Shea (Butyrospermum paradoxum, Vitellaria Paradoxa)
Natural shea butter is extracted from the pit of a fruit that grows only on the magnifolia tree in Central and Western Africa. Shea butter has been used for centuries in Africa for its unsurpassed ability to maintain and protect the skin from environmental damage and for cosmetic and food purposes. It is used externally to protect the skin from sunburn, eczema, as skin rejuvenator, and for its exceptional healing qualities in scalp and hair care.
Essential fatty acids, such as triglycerides, unsaponifiables and waxy esters. The seed kernels contain about 50% of a fat consisting mainly of stearic (36-47%) , oleic (33-50%) acids and cinnamic acid. The unsaponifiable fraction (2-11%) is composed of phenols: tocopherols, triterpenes (a-amyrin, lupeol, butyrospermol, parkeol), steroids (campesterol, stigmasterol, -sitosterol, aspinasterol, delta-7-avenasterol) and the polyisoprenic hydrocarbon kariten (up to 2%).
Helps heal scars, burns, and stretch marks.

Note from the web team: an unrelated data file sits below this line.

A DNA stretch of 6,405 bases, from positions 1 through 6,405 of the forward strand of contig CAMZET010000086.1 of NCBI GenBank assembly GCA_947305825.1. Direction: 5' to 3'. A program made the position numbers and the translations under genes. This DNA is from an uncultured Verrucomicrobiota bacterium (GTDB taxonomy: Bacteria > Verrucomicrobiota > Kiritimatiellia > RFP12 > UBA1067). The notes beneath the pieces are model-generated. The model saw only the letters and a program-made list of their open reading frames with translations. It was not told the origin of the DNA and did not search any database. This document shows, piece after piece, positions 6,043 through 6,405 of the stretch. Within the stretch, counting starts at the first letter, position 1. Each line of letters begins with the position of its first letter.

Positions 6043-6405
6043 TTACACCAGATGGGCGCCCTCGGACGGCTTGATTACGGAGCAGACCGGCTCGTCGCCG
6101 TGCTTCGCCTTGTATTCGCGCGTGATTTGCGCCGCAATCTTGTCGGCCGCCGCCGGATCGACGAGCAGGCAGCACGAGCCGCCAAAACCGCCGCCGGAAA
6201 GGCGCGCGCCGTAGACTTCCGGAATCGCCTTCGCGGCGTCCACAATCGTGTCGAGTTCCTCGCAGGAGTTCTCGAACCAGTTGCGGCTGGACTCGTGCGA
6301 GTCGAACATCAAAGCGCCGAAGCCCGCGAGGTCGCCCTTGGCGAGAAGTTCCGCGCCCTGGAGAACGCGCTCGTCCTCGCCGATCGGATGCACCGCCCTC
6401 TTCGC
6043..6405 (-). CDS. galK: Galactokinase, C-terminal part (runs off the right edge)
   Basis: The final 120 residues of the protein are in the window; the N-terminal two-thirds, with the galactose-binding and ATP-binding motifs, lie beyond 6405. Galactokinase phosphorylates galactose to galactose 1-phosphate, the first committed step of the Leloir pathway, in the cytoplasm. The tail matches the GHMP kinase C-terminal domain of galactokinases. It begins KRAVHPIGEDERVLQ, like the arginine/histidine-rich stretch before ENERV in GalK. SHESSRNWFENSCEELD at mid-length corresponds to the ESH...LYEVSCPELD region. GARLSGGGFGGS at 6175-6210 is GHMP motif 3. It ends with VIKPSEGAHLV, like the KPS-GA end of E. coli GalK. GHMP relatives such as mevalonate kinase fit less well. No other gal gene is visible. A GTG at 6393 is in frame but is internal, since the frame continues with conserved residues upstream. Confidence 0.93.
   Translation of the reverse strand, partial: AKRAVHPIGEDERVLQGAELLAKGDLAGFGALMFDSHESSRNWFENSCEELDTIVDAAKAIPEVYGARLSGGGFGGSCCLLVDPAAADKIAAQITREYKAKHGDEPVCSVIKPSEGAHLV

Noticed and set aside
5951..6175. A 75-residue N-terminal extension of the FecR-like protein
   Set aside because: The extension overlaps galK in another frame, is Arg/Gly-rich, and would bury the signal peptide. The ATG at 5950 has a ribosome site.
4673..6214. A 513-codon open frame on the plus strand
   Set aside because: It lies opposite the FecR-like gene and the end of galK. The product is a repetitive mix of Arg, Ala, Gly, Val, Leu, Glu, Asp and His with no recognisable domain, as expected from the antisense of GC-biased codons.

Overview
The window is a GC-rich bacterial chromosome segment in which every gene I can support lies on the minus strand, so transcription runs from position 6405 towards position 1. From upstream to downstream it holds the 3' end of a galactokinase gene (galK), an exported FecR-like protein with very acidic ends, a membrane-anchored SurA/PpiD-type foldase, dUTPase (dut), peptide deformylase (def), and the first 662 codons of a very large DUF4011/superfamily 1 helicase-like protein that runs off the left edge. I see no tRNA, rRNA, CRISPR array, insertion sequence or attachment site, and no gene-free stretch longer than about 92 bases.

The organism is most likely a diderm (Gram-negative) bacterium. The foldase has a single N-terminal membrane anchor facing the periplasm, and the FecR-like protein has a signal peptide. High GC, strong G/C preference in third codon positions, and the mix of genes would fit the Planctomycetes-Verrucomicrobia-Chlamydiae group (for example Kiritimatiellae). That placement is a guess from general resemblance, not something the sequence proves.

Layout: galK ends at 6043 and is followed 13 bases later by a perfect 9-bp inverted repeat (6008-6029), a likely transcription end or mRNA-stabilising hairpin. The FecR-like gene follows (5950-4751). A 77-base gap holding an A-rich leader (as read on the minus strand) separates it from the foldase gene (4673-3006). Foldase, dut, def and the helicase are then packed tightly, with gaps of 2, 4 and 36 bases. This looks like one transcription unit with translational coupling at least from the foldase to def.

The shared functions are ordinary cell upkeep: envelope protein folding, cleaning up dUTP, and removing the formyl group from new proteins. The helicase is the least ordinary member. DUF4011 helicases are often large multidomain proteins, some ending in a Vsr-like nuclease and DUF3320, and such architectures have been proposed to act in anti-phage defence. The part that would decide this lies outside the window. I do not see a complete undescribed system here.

Shea butter can prevents ashy skin, chapping, and skin rashes.
An ideal hair dressing that protects the scalp from sores and rashes and prevents dandruff.
Helps prevent weak hair from breaking, fading, or thinning out.
Fortifies cuticles and nails.
Helps heal bruises.
You can drain toxins from sore muscles with shea butter: perfect for sports participants.
Helps prevent skin irritation for babies: used for generations to help babies sleep better.
Use shea butter after shaving to prevent irritation and restore skins natural luster.
Ideal for dry skin, dermatitis, eczema, sunburn and athletes foot.
Shea butter rejuvenates skin pores and adds elasticity to skin.
Shea butter firms up aging skin and helps clear wrinkles.
Massage shea butter into areas affected by arthritis, join pains, or other muscular ache.
Shea butter naturally contains vitamins A and E